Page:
Logging into a running Legion system


Altering the AuthenticationObject
A set of Legion commands can be used to retrieve or change the information in an AuthenticationObject: legion_passwd, legion_set_implicit_params, legion_set_acl, legion_get_implicit_params, and legion_get_acl.

AuthenticationObjects must be permanent in order to be useful. If an AuthenticationObject is destroyed, its associated LOID, which identifies the user to the rest of the system, is lost. There is no way to generate an identical LOID for a new AuthenticationObject.


More about legion_login
Like Unix rsh, legion_login can also execute a specific command rather than create a new interactive shell. For example, to use legion_login to execute legion_cat on object bob, enter:
$ legion_login /users/nemo -e legion_ping -c /home/nemo/bob
Password: xxxx
Bob's here.
$
With security enabled, nobody else can cat bob except nemo. If nemo tries to cat bob while not logged in, he'll get something like this:
$ legion_cat /home/nemo/bob

Legion ExoEvent Caught:
Type        : "Exception:Security:MayI"
Description : "Security fault, MayI failed"
Source Loid : 1.3622a3eb.06.9bb12a36.000001fc...
Destination Loid : 1.3622a3eb.66000000.04000000.000...
Function Id : _i_16exportsInterface_21LegionObjectInterface_V
$
Running while logged in has a benefit even if you do not plan to use security features. Normally every command-line tool needs to create a public key pair for its self-generated LOID before it can do its work. When logged in, the tool gets the LOID from the legion_login process instead, which maintains several pre-generated LOIDs. On slow machines the time to generate a fresh LOID can be quite noticeable, and using legion_login can eliminate some of the delay.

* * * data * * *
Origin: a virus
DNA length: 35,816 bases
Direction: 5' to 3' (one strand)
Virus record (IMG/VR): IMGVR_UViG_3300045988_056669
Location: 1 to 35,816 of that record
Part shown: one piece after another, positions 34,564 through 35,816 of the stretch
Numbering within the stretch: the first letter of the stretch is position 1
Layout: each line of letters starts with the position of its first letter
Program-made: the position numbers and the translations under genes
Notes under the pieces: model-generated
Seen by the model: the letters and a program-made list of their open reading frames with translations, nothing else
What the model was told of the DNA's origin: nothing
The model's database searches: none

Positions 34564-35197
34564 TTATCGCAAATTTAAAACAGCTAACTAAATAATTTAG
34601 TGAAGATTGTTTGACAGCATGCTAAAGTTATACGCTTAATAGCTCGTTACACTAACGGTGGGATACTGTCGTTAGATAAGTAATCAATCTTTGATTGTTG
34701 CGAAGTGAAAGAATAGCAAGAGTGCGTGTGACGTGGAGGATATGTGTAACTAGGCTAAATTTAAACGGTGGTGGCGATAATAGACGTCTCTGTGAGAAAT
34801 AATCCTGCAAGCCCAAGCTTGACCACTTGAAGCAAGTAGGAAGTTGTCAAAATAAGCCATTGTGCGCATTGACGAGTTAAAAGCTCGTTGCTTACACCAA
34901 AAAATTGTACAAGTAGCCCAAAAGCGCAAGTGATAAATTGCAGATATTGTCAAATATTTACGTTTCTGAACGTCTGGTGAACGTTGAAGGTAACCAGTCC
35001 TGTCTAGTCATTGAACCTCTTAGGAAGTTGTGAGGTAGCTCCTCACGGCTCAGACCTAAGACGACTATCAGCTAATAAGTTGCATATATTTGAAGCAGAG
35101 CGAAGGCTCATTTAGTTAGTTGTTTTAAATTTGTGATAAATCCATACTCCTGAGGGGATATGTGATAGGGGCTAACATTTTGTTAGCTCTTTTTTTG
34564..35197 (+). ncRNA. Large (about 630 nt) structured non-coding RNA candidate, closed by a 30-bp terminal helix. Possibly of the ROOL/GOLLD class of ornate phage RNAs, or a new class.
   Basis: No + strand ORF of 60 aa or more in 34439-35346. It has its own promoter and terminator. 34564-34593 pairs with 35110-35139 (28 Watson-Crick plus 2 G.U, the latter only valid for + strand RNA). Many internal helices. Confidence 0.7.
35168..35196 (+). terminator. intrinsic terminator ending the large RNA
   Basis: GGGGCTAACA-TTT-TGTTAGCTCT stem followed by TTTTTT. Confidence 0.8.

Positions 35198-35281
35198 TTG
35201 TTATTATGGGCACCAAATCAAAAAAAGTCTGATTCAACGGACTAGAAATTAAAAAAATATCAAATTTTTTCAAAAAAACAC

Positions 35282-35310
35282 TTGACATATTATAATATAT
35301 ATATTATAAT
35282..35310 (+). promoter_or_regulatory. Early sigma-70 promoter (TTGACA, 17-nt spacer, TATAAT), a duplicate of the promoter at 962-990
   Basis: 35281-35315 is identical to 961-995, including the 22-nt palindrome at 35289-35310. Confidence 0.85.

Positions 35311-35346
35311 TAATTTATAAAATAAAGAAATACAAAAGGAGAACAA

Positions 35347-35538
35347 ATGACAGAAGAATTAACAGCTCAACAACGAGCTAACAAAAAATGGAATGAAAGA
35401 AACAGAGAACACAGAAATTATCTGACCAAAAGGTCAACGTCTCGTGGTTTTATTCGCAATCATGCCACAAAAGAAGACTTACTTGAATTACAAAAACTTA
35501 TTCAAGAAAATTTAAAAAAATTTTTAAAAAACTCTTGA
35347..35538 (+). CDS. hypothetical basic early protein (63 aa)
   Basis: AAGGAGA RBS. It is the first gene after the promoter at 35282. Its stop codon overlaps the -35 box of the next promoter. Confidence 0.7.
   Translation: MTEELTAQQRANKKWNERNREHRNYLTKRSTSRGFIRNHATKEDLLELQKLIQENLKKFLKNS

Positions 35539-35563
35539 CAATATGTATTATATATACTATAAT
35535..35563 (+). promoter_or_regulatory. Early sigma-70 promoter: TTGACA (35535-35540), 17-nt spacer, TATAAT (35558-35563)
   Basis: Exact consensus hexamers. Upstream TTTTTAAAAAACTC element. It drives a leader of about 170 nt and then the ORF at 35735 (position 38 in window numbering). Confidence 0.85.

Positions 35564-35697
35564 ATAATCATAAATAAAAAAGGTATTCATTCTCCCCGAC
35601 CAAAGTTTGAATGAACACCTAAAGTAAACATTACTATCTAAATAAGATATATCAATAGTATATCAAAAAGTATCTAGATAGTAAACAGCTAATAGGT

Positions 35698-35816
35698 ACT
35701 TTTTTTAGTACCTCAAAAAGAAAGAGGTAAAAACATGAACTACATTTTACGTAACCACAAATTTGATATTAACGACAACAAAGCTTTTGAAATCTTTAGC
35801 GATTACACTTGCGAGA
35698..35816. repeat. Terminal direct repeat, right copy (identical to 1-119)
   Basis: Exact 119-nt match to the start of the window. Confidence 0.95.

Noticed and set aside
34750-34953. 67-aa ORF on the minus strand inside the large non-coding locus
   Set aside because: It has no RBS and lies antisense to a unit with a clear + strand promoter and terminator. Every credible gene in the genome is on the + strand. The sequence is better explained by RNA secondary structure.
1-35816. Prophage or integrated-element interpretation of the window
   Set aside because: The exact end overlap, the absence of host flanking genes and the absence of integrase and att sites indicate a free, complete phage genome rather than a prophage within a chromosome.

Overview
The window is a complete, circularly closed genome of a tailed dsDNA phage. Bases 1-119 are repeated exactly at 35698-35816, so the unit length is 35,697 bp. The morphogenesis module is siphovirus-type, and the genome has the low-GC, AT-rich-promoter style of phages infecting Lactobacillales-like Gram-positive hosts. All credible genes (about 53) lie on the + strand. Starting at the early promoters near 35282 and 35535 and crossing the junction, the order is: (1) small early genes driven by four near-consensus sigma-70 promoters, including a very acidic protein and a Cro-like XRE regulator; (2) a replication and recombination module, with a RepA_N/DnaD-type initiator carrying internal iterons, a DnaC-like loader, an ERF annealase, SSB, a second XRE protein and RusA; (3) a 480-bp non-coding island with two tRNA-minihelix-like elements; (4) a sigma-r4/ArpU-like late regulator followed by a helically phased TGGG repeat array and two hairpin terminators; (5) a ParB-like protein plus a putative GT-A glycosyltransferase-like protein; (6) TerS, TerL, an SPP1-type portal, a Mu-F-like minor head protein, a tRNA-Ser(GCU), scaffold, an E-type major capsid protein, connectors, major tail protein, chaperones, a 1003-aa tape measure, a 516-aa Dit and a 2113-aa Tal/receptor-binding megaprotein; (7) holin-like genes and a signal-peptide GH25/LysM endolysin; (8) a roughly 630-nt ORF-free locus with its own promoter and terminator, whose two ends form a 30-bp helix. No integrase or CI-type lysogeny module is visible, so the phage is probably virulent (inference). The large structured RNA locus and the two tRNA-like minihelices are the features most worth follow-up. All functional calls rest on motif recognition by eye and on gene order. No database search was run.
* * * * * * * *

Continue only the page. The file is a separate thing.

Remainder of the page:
Creating new user ids
Please note that you must have admin privileges in order to create new user ids in a security-enabled system. Please see the System Administrator manual for further information.

You can now add users to your system, by creating user ids. A user id is an entry in context space that represents an AuthenticationObject. It is also used to signify ownership of all objects that a logged in user creates. The admin creates user ids with the legion_create_user command. This command will also create a home context for the new user. To create a user id for "nemo," for example, you would enter:

$ legion_create_user nemo
New Legion password: xxxx 
Retype password: xxxx
1.3622a3eb.6b000000.03000000.000001fc...
Creating a Home context: /home/nemo
Creating context "nemo" in parent "/home".
New context LOID = "1.3622a3eb.05.11000000.000001fc..."
Changing ACLs on /home/nemo
$
The command will prompt for a password for the new user and will print the user's AuthenticationObject LOID. It will also create a home context for the user in the /home context. Please allow about five minutes for the new user to propagate in your system before logging in with the new id. (Until then the user will get security errors when he tries to create objects.)

The legion_create_user command is actually a simple wrapper around legion_create_user_object. The full command can give more control to the creation of AuthenticationObjects; execute it without arguments for a summary of its options.

Once a user is created, log in is achieved by giving the context path of the user object and a password to legion_login.

$ legion_login /users/nemo
Password:xxxx
$
On a successful log in, a new shell is created. Note that user nemo must move to his /home/nemo context: users can work only in the /home, /etc, /temp, /mpi, and /pvm contexts. Only admin can work in the remaining parts of context space. Log out is achieved by exiting the shell.